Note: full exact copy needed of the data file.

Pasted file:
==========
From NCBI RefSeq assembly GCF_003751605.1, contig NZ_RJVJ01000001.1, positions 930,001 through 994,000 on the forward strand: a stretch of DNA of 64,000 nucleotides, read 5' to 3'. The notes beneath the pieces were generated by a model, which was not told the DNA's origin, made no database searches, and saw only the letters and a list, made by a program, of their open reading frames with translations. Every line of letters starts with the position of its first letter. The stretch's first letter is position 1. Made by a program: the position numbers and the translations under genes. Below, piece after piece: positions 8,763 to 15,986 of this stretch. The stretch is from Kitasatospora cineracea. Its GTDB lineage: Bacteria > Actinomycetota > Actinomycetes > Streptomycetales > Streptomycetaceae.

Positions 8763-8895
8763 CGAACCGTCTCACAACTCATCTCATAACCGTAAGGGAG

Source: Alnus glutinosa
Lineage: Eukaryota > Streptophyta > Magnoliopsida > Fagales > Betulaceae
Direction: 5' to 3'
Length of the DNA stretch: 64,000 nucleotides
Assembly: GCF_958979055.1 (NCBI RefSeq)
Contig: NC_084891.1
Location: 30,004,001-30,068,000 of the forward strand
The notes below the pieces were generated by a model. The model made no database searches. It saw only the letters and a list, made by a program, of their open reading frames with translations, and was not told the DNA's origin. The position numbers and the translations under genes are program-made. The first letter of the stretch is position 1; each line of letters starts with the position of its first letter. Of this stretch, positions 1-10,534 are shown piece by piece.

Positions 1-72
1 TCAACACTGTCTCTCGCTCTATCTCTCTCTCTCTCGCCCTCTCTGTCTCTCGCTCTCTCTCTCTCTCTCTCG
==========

From NCBI RefSeq assembly GCF_003751605.1, contig NZ_RJVJ01000001.1, positions 930,001 through 994,000 on the forward strand: a stretch of DNA of 64,000 nucleotides, read 5' to 3'. The notes beneath the pieces were generated by a model, which was not told the DNA's origin, made no database searches, and saw only the letters and a list, made by a program, of their open reading frames with translations. Every line of letters starts with the position of its first letter. The stretch's first letter is position 1. Made by a program: the position numbers and the translations under genes. Below, piece after piece: positions 8,763 to 15,986 of this stretch. The stretch is from Kitasatospora cineracea. Its GTDB lineage: Bacteria > Actinomycetota > Actinomycetes > Streptomycetales > Streptomycetaceae.

Positions 8763-8895
8763 CGAACCGTCTCACAACTCATCTCATAACCGTAAGGGAG

Source: Alnus glutinosa
Lineage: Eukaryota > Streptophyta > Magnoliopsida > Fagales > Betulaceae
Direction: 5' to 3'
Length of the DNA stretch: 64,000 nucleotides
Assembly: GCF_958979055.1 (NCBI RefSeq)
Contig: NC_084891.1
Location: 30,004,001-30,068,000 of the forward strand
The notes below the pieces were generated by a model. The model made no database searches. It saw only the letters and a list, made by a program, of their open reading frames with translations, and was not told the DNA's origin. The position numbers and the translations under genes are program-made. The first letter of the stretch is position 1; each line of letters starts with the position of its first letter. Of this stretch, positions 1-10,534 are shown piece by piece.

Positions 1-72
1 TCAACACTGTCTCTCGCTCTATCTCTCTCTCTCTCGCCCTCTCTGTCTCTCGCTCTCTCTCTCTCTCTCTCG